1. Creating a capable staff. The first step was to make the Executive Vice President (EVP) a full­ time employee in 1984. Shortly thereafter, they added a paid part-time assistant whose workload quickly became full-time. Needed computer assistance came through outside contractors in the 1990s. By the early 2000s, these technical needs became great enough to justify full-time in-house employees. As staff and operational programs grew, the position of the Executive Vice President (EVP) was changed to Chief Executive Officer (CEO).
  2. Creating Separate Business Offices. The Association's initial headquarters were simply a part of the law offices of its first two EVPs (first, in Pittsburgh, Pennsylvania, and then, in Omaha, Nebraska). The Board felt an independent headquarters was essential to establishing the credibility of the Association. Some U.S. members wanted an office in Washington, D.C. After considering the cost factors and other issues, the Board ultimately voted to continue having the office location in the area in which the EVP resided, but with the condition that the Association must be the controlling and named tenant of the office. Thus, in 1984, the Association opened its first independent headquarters in a suite of offices in Centerville, Utah, a northern suburb of Salt Lake City, and the home of its first full-time EVP. In 1998, the office moved to Montgomery, Alabama. In 2006, it moved to Littleton, Colorado, a southern suburb of Denver and the location in Montgomery was converted into a technology center. In 2011, the membership selected Chicago, Illinois for a permanent location and subsequently closed the office in Montgomery.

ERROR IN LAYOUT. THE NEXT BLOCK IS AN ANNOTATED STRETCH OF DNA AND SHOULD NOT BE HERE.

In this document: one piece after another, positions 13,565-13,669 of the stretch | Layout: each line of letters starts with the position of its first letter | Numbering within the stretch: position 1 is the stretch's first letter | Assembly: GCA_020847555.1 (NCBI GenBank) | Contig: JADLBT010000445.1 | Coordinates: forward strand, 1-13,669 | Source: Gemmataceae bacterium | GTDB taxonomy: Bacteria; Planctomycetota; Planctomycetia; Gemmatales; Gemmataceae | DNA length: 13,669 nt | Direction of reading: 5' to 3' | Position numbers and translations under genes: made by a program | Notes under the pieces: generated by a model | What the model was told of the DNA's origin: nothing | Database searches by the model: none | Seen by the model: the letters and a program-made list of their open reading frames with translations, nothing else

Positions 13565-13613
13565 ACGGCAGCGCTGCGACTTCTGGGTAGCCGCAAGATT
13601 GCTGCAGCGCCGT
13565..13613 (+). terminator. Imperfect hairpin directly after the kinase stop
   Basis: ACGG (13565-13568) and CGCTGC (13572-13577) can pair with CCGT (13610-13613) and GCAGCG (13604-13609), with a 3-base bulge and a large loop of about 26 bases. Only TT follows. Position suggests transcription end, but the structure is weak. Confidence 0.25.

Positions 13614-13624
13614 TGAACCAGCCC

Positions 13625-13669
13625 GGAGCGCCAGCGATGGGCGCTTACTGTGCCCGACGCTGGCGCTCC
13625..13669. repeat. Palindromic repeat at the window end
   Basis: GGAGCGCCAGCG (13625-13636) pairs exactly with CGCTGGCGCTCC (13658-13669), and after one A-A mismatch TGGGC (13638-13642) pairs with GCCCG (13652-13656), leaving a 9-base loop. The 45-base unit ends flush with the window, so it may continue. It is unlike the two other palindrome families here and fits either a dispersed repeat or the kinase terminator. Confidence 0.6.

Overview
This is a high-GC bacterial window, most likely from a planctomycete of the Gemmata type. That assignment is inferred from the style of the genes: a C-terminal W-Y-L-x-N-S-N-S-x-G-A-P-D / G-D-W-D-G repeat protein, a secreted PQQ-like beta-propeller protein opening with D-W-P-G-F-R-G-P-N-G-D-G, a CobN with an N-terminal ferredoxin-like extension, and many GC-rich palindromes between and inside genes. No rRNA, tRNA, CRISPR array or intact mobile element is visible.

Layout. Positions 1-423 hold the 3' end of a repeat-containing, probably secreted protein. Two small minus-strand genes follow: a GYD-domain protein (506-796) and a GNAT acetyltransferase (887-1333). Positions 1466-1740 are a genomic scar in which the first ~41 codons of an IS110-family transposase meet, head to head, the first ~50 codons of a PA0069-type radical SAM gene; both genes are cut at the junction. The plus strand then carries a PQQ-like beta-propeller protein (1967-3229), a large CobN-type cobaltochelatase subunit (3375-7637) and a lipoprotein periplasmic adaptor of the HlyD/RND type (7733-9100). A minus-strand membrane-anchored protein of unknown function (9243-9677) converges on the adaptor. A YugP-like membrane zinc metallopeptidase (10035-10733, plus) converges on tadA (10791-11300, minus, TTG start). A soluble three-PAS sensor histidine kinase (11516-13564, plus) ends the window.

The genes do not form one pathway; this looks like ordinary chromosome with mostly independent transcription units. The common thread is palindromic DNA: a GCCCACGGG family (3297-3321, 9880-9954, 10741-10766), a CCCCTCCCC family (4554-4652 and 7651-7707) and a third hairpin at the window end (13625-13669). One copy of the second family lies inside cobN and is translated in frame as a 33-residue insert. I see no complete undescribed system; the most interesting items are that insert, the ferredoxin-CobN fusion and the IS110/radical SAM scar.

3. Creating a Legal Structure. The Board undertook a further step toward credibility in 1985 when it incorporated the organization in Utah. It has continued to maintain proper authorization to conduct business in whatever location it has located its operations.
  4. Creating a credible, transparent budget process. In the 1980s, the Board of Directors implemented member suggestions:
    1. to utilize accounting techniques designed to help members better understand what resources were availa6le and on what they were spent.
    2. for systematic increases of the dues and conference fee structures annually by a fixed 5 per cent rate unless economic conditions dictated a lower rate.
  5. Creating a sizable, reliable income flow tied to providing quality services to members and the public. While income flow from programs was important, the Association generally attempted only programs that would have tangible benefits to its member jurisdictions in terms of helping them to carry out their duty to protect the public interest in real estate brokerage transactions. Chief among those programs were: